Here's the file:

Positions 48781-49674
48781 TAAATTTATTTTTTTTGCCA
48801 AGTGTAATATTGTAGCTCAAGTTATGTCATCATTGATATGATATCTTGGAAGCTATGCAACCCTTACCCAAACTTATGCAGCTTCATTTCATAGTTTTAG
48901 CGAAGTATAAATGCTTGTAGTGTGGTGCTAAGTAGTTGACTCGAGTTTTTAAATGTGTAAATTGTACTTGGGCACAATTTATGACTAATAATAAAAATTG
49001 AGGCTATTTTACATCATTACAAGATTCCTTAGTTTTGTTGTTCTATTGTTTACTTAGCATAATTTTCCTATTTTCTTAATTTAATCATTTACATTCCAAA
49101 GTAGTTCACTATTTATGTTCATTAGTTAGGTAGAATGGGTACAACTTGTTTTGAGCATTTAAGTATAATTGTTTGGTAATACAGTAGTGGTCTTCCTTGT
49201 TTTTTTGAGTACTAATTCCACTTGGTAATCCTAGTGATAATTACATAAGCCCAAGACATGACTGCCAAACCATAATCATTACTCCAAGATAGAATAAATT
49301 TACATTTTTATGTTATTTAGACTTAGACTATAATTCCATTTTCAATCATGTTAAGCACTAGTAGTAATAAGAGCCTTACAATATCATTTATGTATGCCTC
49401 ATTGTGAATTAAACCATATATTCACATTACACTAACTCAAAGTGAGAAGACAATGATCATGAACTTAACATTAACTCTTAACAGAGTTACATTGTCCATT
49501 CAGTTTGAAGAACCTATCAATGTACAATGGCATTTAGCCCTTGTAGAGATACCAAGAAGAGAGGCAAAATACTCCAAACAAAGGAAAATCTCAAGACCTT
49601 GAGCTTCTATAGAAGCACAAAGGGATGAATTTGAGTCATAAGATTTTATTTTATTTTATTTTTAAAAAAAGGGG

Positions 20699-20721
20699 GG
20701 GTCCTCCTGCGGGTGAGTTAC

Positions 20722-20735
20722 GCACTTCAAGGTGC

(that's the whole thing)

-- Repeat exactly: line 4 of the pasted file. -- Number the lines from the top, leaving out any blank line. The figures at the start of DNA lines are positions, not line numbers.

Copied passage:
48901 CGAAGTATAAATGCTTGTAGTGTGGTGCTAAGTAGTTGACTCGAGTTTTTAAATGTGTAAATTGTACTTGGGCACAATTTATGACTAATAATAAAAATTG